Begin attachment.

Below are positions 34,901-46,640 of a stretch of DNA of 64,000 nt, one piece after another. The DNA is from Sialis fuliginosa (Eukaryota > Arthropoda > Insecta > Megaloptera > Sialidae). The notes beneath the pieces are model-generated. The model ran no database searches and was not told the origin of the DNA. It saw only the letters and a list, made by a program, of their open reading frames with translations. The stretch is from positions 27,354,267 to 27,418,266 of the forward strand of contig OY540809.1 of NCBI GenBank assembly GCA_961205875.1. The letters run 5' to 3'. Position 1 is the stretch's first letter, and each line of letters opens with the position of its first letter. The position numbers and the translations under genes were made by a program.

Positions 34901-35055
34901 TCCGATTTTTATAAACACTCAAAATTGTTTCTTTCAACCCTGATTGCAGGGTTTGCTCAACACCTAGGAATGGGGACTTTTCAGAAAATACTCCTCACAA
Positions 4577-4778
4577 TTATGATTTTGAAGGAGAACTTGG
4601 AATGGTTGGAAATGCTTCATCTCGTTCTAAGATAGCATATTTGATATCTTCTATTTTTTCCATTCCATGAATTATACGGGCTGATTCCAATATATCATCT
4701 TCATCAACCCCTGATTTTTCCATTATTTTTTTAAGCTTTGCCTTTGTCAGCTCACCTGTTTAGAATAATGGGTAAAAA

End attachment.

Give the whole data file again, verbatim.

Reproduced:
Below are positions 34,901-46,640 of a stretch of DNA of 64,000 nt, one piece after another. The DNA is from Sialis fuliginosa (Eukaryota > Arthropoda > Insecta > Megaloptera > Sialidae). The notes beneath the pieces are model-generated. The model ran no database searches and was not told the origin of the DNA. It saw only the letters and a list, made by a program, of their open reading frames with translations. The stretch is from positions 27,354,267 to 27,418,266 of the forward strand of contig OY540809.1 of NCBI GenBank assembly GCA_961205875.1. The letters run 5' to 3'. Position 1 is the stretch's first letter, and each line of letters opens with the position of its first letter. The position numbers and the translations under genes were made by a program.

Positions 34901-35055
34901 TCCGATTTTTATAAACACTCAAAATTGTTTCTTTCAACCCTGATTGCAGGGTTTGCTCAACACCTAGGAATGGGGACTTTTCAGAAAATACTCCTCACAA
Positions 4577-4778
4577 TTATGATTTTGAAGGAGAACTTGG
4601 AATGGTTGGAAATGCTTCATCTCGTTCTAAGATAGCATATTTGATATCTTCTATTTTTTCCATTCCATGAATTATACGGGCTGATTCCAATATATCATCT
4701 TCATCAACCCCTGATTTTTCCATTATTTTTTTAAGCTTTGCCTTTGTCAGCTCACCTGTTTAGAATAATGGGTAAAAA